Governor sends mixed signals on greenhouse gas emissions caps

By CMTA Staff

Capitol Update, April 14, 2006

At the Climate Action Summit on Tuesday, April 11, in San Francisco, Governor Arnold Schwarzenegger called for a gradual approach to reducing greenhouse gas emissions, saying a firm cap on emissions could hurt the economy, cost jobs and drive businesses out of the state.

Global warming policies should be implemented in a "sensible and deliberate way," he said.  "We don't want to go after business and make business leave the state.  We want to give them time."

The Governor’s comments at the Administration-sponsored summit took many by surprise, with lots of environmentalists accusing him of backing down from earlier statements about global warming.

He voiced support for starting off "without the caps" and waiting until after 2010 when a detailed study of a cap and trade system – in which companies would be allowed to buy and sell emission credits – is completed by the state Environmental Protection Agency.

In the meantime, Schwarzenegger said, the state’s industrial base (power plants, refineries and factories) should be required for the first time to begin reporting emissions of carbon dioxide and other gases that are believed to contribute to climate change, as proposed in the Administration’s recently released Climate Action Plan.  He said that the reporting requirement would provide the framework for establishing "the world's best market-based system".

In a newspaper interview earlier in the day, Schwarzenegger likened the reporting requirement to weight lifting, saying the best way to know how much progress you are making is to record the amount of weight that is being lifted.  "That is the key next step," he said. "Do an inventory of all different sources of pollution."  

But if the environmental community was disappointed by the Governor’s comments at the San Francisco summit, they liked what they heard the following day when, in response to a reporter’s question, he said he "can live" with a cap starting in 2012, going so far as to call it "a great idea" that could achieve the Administration’s goal of reducing greenhouse gas emissions to 1990 levels by 2020.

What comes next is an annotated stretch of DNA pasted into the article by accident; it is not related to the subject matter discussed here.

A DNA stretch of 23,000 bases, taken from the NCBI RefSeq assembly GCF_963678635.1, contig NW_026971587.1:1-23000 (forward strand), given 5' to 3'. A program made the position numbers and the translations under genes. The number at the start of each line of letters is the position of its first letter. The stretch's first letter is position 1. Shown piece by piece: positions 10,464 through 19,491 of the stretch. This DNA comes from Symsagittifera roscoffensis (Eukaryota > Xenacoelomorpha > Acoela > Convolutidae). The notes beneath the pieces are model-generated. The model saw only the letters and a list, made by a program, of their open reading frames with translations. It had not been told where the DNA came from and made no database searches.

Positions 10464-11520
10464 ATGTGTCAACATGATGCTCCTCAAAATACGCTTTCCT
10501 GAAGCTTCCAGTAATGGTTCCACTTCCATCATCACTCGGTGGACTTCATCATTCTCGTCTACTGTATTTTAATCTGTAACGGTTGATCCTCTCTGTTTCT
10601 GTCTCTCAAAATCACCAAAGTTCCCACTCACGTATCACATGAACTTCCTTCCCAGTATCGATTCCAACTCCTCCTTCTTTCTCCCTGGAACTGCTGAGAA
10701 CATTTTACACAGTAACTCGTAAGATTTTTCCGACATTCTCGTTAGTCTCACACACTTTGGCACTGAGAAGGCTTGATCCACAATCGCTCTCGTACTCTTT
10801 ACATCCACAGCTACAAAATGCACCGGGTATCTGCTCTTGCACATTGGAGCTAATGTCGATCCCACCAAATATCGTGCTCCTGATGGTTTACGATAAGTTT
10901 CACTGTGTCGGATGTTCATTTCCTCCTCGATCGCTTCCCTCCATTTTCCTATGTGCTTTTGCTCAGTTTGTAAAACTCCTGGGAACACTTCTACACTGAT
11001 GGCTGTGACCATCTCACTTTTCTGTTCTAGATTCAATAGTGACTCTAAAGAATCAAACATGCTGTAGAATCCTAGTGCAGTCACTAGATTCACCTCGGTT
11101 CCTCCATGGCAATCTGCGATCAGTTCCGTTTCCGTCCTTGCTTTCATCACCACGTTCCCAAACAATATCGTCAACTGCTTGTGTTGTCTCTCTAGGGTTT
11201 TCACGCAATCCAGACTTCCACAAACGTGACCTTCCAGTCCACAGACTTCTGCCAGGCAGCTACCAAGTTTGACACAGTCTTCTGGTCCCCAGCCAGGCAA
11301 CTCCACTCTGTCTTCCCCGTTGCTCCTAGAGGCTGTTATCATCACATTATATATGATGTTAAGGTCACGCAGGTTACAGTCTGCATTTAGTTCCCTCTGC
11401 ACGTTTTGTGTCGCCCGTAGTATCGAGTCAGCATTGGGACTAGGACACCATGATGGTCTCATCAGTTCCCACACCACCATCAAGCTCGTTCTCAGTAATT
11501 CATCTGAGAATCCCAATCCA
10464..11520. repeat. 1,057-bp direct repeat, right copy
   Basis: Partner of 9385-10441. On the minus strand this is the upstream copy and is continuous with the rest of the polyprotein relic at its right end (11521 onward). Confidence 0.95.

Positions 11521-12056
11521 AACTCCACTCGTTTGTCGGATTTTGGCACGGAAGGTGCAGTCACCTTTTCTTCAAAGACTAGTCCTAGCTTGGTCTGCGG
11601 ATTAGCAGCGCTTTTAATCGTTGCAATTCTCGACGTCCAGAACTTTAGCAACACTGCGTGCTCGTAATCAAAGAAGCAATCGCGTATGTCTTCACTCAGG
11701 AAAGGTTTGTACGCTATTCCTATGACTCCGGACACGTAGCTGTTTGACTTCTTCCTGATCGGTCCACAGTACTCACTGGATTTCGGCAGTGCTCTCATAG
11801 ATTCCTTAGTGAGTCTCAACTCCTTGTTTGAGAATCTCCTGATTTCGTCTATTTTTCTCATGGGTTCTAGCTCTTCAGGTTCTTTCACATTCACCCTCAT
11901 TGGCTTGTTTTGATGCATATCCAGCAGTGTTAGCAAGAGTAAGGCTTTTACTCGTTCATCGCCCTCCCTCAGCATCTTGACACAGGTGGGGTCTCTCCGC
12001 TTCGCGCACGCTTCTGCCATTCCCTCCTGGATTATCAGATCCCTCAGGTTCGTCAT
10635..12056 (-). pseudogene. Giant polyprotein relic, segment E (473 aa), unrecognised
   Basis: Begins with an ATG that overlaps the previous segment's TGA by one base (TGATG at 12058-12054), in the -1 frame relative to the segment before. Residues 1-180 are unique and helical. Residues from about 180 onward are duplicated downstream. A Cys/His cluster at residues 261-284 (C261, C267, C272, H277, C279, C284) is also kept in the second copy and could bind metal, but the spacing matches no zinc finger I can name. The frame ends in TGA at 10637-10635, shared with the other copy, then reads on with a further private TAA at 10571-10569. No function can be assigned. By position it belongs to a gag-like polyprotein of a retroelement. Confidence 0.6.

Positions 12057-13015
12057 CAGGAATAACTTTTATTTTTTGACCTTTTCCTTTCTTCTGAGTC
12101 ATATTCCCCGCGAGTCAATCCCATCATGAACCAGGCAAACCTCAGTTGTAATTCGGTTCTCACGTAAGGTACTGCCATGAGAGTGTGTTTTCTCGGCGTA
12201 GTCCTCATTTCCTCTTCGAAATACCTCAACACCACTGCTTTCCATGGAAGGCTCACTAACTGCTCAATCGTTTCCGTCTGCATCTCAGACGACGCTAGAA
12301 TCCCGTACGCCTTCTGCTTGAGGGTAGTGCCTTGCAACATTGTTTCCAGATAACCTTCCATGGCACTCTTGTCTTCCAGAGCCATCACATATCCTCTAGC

He went on to say that he supports portions of AB 32, by Assembly Speaker Fabian Nunez (D-Los Angeles) and Assemblywoman Fran Pavley (D-Agoura Hills), which many expect will be amended soon to establish a cap, possibly in 2012.

CMTA is a member of a broad coalition engaged in responding to legislation affecting greenhouse gas emissions in California. The "Sustainable Environment and Economy for California Coalition" (SEE California) believes that efforts to reduce greenhouse gas emissions should be accomplished in a manner that will not jeopardize our state's economy, jobs and energy supply.

Proponents of greenhouse gas regulations urge state policymakers to make California a world leader in addressing climate change.  In reality this means making California businesses solve a global problem and saddling them with untold new costs when they are already paying energy costs that are among the highest in the nation and 80 percent more than neighboring western states.  A mandatory cap on emissions is a mandatory cap on the economy.  Expansion of current manufacturing in the state would grind to a halt.  

State-imposed greenhouse gas regulations and a California-only approach would cause companies to expand in other states with fewer restrictions.  So rather than solving the problem, it merely moves the greenhouse gases to another location.

California already is a leader in finding ways to reduce global warming.  Businesses here are among the most energy efficient in the nation (charts), and becoming more so each year, proving that you can reduce greenhouse gas emissions and not jeopardize California's economy or energy supply.

CMTA in the news on greenhouse gas emissions issue:
  • Read "Schwarzenegger wants market-based system to combat global warming" in the Associated Press
  • Listen to Dorothy Rothrock dicuss how a cap on greenhouse gas emissions will "cap California's economy" on Marketplace radio
  • Read "Environmentalists cheer governor's strong stands" in the San Diego Union Tribune
Read more Environmental Impacts articles

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